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Meet the Members: Thomas Kalappurackal, FTAK, India

General Secretary for Fairtrade Alliance Kerala.
Thomas with other members of FTAK

Fairtrade Alliance Kerala (FTAK) was formed in 2006 and currently has a network of close to 4,000 smallholder farmers in the region. The network actively promotes organic farming methods, climate resilience, gender equality and the legal and economic rights of smallholder farmers on a national level.

For the people of India, 2021 has included the slow recovery from a devastating wave of Covid, severe flooding and landslides due to unprecedented levels of rainfall in Kerala and a victorious win for smallholder farmers against the Indian government and international corporate giants.

FTAK have had a consistent and vital presence in supporting their members and wider communities in tackling these, and many more, issues as and when they arise, through economic, educational and social initiatives.   

They also have been working with Liberation from the outset, are a member of the International Nut Cooperative (our majority shareholders) and are our main supplier of cashews.

Knowing the individuals behind the coop, the roles they play and the work that goes into managing cooperatives is important for us. 

Introducing Thomas Saviour Kalappurackal, General Secretary of FTAK since 2017.  

What is your role and what does it entail? 

As the General Secretary of Fair Trade Alliance Kerala, I am responsible for consolidating and reporting the will and deliberations of the FTAK board. I am the custodian of the records.

I prepare and present reporting on the activities of the organisation for the members and for statutory authorities. I assist the Chairperson in various committees and consolidate and monitor the progress of the various programs and schemes the organisation initiates. It is a very busy job! 

Can you tell us about your cooperative and how it functions? 

We are a collective of 4500 farmers engaged in environmentally sensitive farming operations and fair trading practices in the Malabar Hill tracts of Kerala. We were formed at the peak of the agrarian crisis in Kerala in the first decade of 2000 and committed ourselves to securing fair market access for our farm produce.  We have been very active in uniting farmers voices during the protests over the last months, doing it remotely due to Covid restrictions and risks.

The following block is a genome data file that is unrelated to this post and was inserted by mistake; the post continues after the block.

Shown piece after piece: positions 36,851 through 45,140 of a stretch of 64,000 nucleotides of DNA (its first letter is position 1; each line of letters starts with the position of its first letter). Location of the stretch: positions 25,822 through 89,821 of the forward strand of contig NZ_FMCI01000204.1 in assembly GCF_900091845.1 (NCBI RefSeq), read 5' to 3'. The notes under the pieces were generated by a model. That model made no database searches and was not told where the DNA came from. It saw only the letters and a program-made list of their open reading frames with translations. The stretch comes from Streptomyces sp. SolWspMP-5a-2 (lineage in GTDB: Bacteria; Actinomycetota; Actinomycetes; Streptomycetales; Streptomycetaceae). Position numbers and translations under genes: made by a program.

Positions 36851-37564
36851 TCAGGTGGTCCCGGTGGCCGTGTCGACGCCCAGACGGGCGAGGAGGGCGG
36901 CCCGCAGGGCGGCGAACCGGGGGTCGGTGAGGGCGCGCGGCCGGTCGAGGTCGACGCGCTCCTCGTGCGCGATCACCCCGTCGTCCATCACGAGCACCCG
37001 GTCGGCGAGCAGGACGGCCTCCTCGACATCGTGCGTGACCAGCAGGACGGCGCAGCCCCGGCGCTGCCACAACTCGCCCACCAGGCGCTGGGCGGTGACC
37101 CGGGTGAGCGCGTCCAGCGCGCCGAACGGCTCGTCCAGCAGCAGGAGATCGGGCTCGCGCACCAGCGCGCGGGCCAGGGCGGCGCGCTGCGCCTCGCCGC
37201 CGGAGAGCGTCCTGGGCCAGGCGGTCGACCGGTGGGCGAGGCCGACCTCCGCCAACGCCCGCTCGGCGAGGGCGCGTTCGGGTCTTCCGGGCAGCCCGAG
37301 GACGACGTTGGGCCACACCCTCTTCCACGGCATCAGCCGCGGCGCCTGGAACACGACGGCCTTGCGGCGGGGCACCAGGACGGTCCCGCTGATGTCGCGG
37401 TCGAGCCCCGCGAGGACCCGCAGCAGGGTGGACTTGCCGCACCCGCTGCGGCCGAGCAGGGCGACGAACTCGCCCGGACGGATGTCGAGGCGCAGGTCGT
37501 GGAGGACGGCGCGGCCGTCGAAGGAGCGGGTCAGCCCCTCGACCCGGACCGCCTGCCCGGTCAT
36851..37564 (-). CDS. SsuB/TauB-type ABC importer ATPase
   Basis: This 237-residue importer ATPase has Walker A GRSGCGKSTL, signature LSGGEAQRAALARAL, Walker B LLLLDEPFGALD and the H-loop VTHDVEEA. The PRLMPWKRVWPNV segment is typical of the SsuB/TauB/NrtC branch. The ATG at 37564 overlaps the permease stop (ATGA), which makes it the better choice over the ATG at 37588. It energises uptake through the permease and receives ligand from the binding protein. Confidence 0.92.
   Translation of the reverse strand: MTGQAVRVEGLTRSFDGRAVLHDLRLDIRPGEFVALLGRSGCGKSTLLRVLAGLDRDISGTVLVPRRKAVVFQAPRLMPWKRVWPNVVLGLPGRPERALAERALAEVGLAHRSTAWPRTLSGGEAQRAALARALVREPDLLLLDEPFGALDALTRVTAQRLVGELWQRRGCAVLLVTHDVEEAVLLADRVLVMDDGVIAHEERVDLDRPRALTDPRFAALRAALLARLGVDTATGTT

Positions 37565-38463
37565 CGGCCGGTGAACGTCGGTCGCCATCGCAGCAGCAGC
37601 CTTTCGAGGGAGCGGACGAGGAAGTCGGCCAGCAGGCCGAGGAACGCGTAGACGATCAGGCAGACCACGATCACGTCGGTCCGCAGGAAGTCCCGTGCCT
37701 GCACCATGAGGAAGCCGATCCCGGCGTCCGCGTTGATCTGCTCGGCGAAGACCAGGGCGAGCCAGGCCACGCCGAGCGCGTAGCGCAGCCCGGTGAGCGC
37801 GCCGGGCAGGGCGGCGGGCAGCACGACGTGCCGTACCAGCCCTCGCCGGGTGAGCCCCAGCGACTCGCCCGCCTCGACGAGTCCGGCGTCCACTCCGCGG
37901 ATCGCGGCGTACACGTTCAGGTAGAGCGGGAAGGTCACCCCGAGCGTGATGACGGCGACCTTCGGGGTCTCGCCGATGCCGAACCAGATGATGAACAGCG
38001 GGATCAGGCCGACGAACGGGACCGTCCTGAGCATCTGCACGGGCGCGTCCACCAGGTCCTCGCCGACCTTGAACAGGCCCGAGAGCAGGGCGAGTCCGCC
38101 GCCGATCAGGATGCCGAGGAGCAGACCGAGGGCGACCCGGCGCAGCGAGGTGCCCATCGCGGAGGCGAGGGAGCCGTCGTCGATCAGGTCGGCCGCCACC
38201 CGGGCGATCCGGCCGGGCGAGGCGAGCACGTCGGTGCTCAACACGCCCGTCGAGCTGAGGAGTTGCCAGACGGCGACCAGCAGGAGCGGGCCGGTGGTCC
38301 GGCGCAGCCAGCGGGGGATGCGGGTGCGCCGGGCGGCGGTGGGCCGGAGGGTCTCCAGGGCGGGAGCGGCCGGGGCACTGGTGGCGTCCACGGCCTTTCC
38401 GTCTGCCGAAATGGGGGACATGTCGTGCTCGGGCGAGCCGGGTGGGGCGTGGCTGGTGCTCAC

We are constituted as a bottom up collective that begins with a Neighbourhood or Self Help Group, village committee, district committee and a central committee that has an executive board.

We commit to the justice tuned global marketplace for cashew, coffee, tropical spices, coconut products and cocoa. By fair trading these farm produce, we would like to engender bio diverse and multi crop farms, ensure food security for our farming families and communities and strive towards greater gender equity in the management of our homestead farms and the organisation of FTAK.   

Tell us a little bit about the relationship between FTAK and Liberation.  

Fair Trade Alliance Kerala is a founder member of the INC and its principal supplier of an important product in its portfolio, cashew. We hosted the first and so far only global assembly of INC/ Liberation in my native village in Kelakam and I was the general convenor of the Global Assembly. It is a matter of pride for me that every single member of FTAK contributed to the conduct of the Assembly and we hosted about 60 international delegates in our village for a week and every expense for that event was met entirely from contributions from FTAK members, save their flight tickets.  

Our promoter, Tomy Mathew Vadakkancheril served as the founding Chair of the INC and was a board member of Liberation from its inception until 2011. I was among the first set of Farmer representatives that met in Turin, Italy  in 2006, where the idea of the Ethical Nut Company, that later christened itself as Liberation, was communicated.  

Fair Trade Alliance Kerala continues to look up to our farmer owned business, Liberation, as the most important and critical end point of the market for our cashews. The fortunes of about 3000 members of our organisation who are cashew farmers are inexorably tied to Liberation being a successful business. 

What are your hopes and plans for the future of the co-operative? 

We hope we can consolidate and expand our focus on the critical themes of biodiversity, food security and gender justice to ensure that environmentally sensitive farming practices in a world heritage site like the western ghats and a bio diversity hotspot like the Nilgiri Biosphere is fit to purpose in a climate challenged world.

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